A local developer with plans to convert a historic downtown high-rise into a hotel has sued a bank occupying part of its ground floor, alleging the business violated its contract and has failed to pay rent.
Loftus Robinson LLC, operating as 1NP LLC, filed a complaint last week against Merrillville-based Centier Bank. It operates a street-level branch and leases other space in the 16-story, 110-year-old One North Penn building on the northeast corner of Washington and Pennsylvania streets.
Loftus Robinson owns the building and has a deal with San Francisco-based Kimpton Hotels & Restaurants, a division of IHG, to transform the 82,000-square-foot tower into a 130-room Kimpton-brand hotel. And that requires relocating Centier from the largely vacant building.
Filed Nov. 13, the suit claims Centier ignored repeated efforts to help it find a new space for its branch on the ground floor and that it failed to negotiate a new lease for an alternative space in good faith. The suit also alleges the bank has not been paying rent for its spaces, although the length of time is not disclosed.
Loftus also alleges Centier has explored other location options—despite entering into a letter of intent to move to a building directly east of One North Penn.
“(Centier) has … been more interested in negotiating a buyout and/or entering into an entirely different lease with a third party than diligently negotiating and executing a new lease with Landlord upon the previously-negotiated terms,” the suit claims.
Loftus claims the problems have led to delays in the planned redevelopment of the building as a hotel. The firm has requested damages for back-rent, ongoing operating expenses and attorneys’ fees.
A spokeswoman for Centier said the company does not comment on legal matters. Drew Loftus of Loftus Robinson did not immediately return a call requesting comment Monday.
Centier has anchored the ground floor of the building since 2015, alongside Pita Pit, which closed in September to make room for the new hotelier.
For the first two years of its lease—beginning in mid-2015—Centier paid a combined $8,410.52 per month in base rent for its spaces on the first and 13th floors of the building, according to the suit. In mid-2017, the combined base amount for the spaces increased to $10,913.50. Centier also was responsible for paying additional fees.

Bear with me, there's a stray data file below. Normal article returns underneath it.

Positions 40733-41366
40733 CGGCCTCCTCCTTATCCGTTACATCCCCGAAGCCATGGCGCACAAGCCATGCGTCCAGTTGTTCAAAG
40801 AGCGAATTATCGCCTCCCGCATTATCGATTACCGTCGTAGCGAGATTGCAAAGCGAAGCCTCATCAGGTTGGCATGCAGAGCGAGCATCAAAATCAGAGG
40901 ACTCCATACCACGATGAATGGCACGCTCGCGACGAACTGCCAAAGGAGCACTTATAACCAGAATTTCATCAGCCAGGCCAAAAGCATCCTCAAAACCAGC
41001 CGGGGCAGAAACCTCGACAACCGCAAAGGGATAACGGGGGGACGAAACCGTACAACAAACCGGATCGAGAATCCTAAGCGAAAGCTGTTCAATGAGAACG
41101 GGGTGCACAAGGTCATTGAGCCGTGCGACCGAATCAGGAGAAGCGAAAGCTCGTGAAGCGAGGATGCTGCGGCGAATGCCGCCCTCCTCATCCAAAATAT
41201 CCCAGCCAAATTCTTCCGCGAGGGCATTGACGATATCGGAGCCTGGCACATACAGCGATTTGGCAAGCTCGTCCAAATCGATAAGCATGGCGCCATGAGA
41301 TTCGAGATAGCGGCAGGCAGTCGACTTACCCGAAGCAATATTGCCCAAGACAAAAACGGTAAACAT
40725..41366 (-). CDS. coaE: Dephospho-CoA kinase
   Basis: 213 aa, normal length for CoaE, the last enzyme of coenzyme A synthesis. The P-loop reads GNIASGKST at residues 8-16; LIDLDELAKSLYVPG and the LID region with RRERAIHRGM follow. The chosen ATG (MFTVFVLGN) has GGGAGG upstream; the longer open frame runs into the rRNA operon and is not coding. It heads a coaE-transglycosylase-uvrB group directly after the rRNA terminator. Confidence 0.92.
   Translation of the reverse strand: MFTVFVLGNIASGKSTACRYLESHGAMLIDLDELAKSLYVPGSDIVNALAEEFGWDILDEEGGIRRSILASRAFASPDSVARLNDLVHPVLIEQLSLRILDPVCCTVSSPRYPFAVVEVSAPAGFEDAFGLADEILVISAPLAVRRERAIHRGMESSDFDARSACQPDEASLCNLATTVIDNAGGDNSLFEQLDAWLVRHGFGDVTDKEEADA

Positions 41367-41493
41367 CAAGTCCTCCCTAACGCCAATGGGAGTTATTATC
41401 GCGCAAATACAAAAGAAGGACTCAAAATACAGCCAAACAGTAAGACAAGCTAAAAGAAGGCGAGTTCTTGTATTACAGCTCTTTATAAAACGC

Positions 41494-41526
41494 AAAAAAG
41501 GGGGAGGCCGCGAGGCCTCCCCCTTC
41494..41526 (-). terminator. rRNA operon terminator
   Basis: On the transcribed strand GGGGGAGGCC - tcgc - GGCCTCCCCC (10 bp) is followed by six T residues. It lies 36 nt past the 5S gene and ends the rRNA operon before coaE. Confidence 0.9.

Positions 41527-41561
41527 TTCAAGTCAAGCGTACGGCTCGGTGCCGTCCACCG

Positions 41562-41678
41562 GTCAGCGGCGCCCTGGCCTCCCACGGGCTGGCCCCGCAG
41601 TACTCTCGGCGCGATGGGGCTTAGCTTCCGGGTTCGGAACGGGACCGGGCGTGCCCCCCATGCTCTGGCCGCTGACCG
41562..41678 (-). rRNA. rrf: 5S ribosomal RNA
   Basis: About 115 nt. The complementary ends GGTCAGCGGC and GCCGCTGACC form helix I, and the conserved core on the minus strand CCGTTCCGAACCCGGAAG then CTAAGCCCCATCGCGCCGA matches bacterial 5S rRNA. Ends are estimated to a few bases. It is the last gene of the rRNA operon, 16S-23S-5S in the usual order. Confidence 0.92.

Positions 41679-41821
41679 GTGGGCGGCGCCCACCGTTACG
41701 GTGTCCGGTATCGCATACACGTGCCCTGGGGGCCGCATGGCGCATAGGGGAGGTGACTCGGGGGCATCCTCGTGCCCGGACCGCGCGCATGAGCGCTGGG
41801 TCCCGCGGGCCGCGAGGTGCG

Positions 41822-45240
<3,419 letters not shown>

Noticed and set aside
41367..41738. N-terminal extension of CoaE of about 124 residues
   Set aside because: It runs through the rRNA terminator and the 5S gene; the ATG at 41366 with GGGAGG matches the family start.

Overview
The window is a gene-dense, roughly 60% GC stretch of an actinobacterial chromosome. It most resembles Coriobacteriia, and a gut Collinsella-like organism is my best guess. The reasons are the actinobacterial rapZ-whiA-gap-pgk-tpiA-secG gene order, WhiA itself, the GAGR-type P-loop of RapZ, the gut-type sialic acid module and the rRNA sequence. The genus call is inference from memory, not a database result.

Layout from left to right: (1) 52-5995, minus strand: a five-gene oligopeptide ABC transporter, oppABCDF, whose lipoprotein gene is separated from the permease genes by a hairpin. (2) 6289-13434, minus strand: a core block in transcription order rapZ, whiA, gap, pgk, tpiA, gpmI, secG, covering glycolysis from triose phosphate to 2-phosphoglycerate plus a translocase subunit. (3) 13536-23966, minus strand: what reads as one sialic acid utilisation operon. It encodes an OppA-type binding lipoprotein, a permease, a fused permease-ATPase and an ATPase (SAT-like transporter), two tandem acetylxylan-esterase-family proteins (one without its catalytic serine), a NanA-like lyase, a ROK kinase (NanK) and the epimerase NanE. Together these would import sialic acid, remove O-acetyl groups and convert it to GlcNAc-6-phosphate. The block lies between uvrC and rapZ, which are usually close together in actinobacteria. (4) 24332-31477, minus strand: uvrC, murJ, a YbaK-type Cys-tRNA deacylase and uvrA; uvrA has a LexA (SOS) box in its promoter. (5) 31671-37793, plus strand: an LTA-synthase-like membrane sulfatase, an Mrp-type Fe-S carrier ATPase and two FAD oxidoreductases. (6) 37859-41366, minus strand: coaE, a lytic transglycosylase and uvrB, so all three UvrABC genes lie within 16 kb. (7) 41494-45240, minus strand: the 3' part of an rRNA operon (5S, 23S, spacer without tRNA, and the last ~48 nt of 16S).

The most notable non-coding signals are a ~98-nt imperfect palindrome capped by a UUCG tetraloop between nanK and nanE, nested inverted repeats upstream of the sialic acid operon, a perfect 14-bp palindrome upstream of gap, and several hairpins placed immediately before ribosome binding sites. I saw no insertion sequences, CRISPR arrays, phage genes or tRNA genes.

In the months after the building was purchased by Loftus and the developer assumed the lease, Centier initially agreed to move next door, to 110 E. Washington St., according to the lawsuit. The building is an office tower-turned-condominium complex that retained commercial space on its first few floors. Under a letter of intent signed in November 2017, the bank was expected to lease the first two floors of the tower, at 4,370 square feet each.
No records for the first or second floors of the building could be located through the Marion County Assessor's office.
The bank moved its 13th floor offices to a temporary space on the second floor of the One North Penn building sometime in 2018. As part of an agreement with Loftus Robinson, it wasn’t required to pay rent for the space so long as it worked in good faith toward a new lease for the new address.
According to Loftus' suit, Centier “demanded, among other things, an additional 2,000 square feet of rental space in 110 E. Washington St. and required the annual rent be decreased by more than 15 percent of the originally agreed upon pricing." The bank has also refused to agree to any of the terms outlined in the amended leasing contract.
Loftus hopes to move forward on the Kimpton project and capitalize on a trend across downtown of converting office space into hotels and apartments.
The Kimpton project is expected to include a rooftop bar and more than 5,000 square feet of meeting space.
Some historic buildings nearby, including the IBJ Media building 41 E. Washington St. and the Stock Yards Bank & Trust Building at 136 E. Market St., are expected to be converted into hotels in coming years.
Loftus bought the building in March 2017 for $7 million, taking ownership from Hollywood, Florida-based Naya USA Investment & Management LLC, which owned the building for just over a year.
Work on the hotel was initially supposed to start in mid-2018. It's unclear how much work might already have been done inside the building. A recently erected construction fence enveloped the south-facing portion of the building's ground floor on Monday morning.
The One North Penn property, long known as the Odd Fellows Building, was designed by local architecture firm Rubush & Hunter and opened in 1908. It was one of Indianapolis’ first high-rise buildings.